It Pays to Think Big
History favors dictators who take billions, not millions
By JEFFREY WINTERS
President Suharto opened his 1989 autobiography with memories of his simple childhood bathing in muddy canals in Java. "My roots are in the village," he wrote. From the start of his dictatorship in 1966, Suharto carefully cultivated an image not just of humble origins but of lifelong simplicity. He claimed to be a common farm boy with common values, who rose without ambition to a position of dominance over one of the largest countries in the world, and who ruled in the best interests of the nation.
Eager supporters at home and abroad swallowed that line whole. One American ambassador to Indonesia in the 1960s described Suharto as a man of "sincerity and humble courage." What better man to lead Indonesia out of the Third World? President Richard Nixon told Suharto upon landing in Jakarta in July 1969, "The People of the United States wish to share with you in this adventure in progress." In 1986, at the height of Suharto's military-backed rule, President Ronald Reagan spoke in Indonesia of the "winds of freedom" blowing through the region. Throughout his more than three decades of rapacious dictatorship, Suharto's public image served the important political function of deflecting criticism and seeding disbelief that he could be capable of all that his critics would later claim.
In the early years of Suharto's New Order government, his greedy wife Madam Tien took most of the heat. Then it was Ibnu Sutowo, head of the state oil company Pertamina, who nearly bankrupted Indonesia in the mid-1970s by borrowing billions of dollars that were used in part by Suharto for political and personal ends. When Suharto's children came of age in the 1980s and his grandchildren in the 1990s, they became the focus of resentment. All along, the dictator himself managed to maintain his Teflon coating. Even as evidence now mounts of Suharto's staggering personal wealth, he can still step up to a microphone and declare flatly, as he did last September, that he doesn't have a single cent in holdings abroad.
When leaders commit crimes, one lesson from history is that it helps to transgress on such a massive scale that few will believe the deed possible. The theft of mere hundreds of millions of dollars is entirely believable--that's what landed the powerful Salinas family of Mexico in deep trouble. A much better strategy is to steal billions, preferably tens of billions, just to be on the safe side. The sheer size and incomprehensibility of the corruption buys a degree of security from prosecution. For a leader like Suharto, the formula works even better if disbelief of scale blends seamlessly with a personal image of impeccable simplicity.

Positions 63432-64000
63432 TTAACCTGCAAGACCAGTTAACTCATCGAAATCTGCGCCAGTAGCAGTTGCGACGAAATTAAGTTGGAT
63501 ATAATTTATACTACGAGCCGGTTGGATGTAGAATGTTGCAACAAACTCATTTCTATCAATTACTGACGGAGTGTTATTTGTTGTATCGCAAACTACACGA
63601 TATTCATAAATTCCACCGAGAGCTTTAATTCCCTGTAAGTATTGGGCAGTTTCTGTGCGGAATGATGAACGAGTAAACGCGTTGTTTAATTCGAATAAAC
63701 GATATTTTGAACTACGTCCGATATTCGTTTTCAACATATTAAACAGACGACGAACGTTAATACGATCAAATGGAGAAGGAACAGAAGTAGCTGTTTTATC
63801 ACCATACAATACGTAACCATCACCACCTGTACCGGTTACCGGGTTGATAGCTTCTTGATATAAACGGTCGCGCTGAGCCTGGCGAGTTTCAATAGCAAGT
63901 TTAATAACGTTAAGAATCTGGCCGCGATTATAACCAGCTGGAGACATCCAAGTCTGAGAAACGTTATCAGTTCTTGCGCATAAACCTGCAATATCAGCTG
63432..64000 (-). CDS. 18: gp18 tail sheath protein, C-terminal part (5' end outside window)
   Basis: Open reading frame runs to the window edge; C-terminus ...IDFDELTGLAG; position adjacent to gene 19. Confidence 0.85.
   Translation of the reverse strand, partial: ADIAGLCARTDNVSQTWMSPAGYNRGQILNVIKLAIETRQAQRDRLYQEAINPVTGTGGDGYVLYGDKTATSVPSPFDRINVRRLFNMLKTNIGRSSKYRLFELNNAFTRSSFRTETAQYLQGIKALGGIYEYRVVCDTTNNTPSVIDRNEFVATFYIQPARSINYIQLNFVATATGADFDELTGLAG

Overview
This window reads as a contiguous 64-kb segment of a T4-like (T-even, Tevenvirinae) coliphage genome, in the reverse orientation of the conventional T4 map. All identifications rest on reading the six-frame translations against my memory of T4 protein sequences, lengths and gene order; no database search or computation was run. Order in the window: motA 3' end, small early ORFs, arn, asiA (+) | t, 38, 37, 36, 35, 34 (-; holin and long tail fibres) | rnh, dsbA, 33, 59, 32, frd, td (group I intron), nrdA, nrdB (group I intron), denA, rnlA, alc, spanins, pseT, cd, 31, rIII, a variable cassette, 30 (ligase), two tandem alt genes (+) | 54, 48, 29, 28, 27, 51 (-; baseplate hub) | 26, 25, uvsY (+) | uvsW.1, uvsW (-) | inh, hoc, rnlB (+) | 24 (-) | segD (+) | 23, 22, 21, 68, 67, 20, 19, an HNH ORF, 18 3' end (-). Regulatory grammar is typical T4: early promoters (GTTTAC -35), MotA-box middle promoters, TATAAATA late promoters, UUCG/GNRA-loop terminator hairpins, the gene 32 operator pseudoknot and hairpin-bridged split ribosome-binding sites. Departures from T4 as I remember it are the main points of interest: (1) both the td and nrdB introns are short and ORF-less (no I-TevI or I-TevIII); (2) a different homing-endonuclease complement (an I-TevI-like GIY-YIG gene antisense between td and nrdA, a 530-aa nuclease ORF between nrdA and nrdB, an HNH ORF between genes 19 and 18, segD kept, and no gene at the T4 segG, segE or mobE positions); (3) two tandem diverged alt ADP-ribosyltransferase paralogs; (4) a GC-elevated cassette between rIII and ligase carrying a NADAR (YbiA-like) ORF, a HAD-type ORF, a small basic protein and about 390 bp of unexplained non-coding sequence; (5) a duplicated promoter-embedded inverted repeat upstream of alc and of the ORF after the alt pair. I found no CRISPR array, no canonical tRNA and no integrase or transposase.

But the reason it has been so difficult even to mount an official investigation of Suharto goes much deeper than psychology. From the start, Suharto's New Order benefited from an international banking system that favors kleptocrats by offering no strong rules or norms that can act as a counterpoint to bank secrecy. The banks themselves, along with the money handlers who labor to make ill-gotten wealth so hard to track and recover, profit handsomely for their services and from the deposits they take in. When the fortunes of dictators get stored abroad in secret accounts for decades with the complicity of foreign banks and friendly governments, international actors grow deeply reluctant to have that history of collusion or indifference exposed. At a minimum, it makes finger wagging at declining dictators and their corrupt governments much harder because the clear line separating "them" from "us" breaks down.
The task of charging dictators with crimes, the crucial first step in going after their assets, is much easier if the ruler gets pushed not only out of office but also out of the country. Unlike the Shah of Iran, Duvalier in Haiti, Somoza of Nicaragua, Mobutu of Congo and Marcos in the Philippines, Suharto of Indonesia remains in a country where his influence is still formidable. This leads to truly absurd political maneuvering by officials to protect their fallen leader. Attorney General Andi Muhammad Ghalib, for instance, faces an almost daily barrage of foreign and domestic press reports of Suharto family wealth, all of which he has refused to investigate aggressively. Instead he talks about how unreliable press reports can be and suggests repeatedly that it is the accusers' responsibility to come forward with the whole corruption case solved and ready for court action. This would be high comedy if the political and economic stakes for Indonesians were not so high.
If the Marcos case is any guide, Indonesians should brace themselves for some big disappointments. The Filipinos were quick off the blocks: they exiled Marcos immediately and froze assets around the globe. Yet after nearly 14 years and many millions in legal and forensic accounting fees, they have recovered only a small portion of Marcos' fortune. The Indonesians started slowly, have neither charged the Suhartos with anything nor attempted to locate or freeze foreign assets. Instead, the Habibie government stalled long enough to allow the Suhartos to hide and protect the assets abroad--so even if action is finally taken, Indonesians will get back almost nothing.
Jeffrey Winters, professor of political economy at Northwestern University in the U.S., is the author of Power in Motion: Capital Mobility and the Indonesian State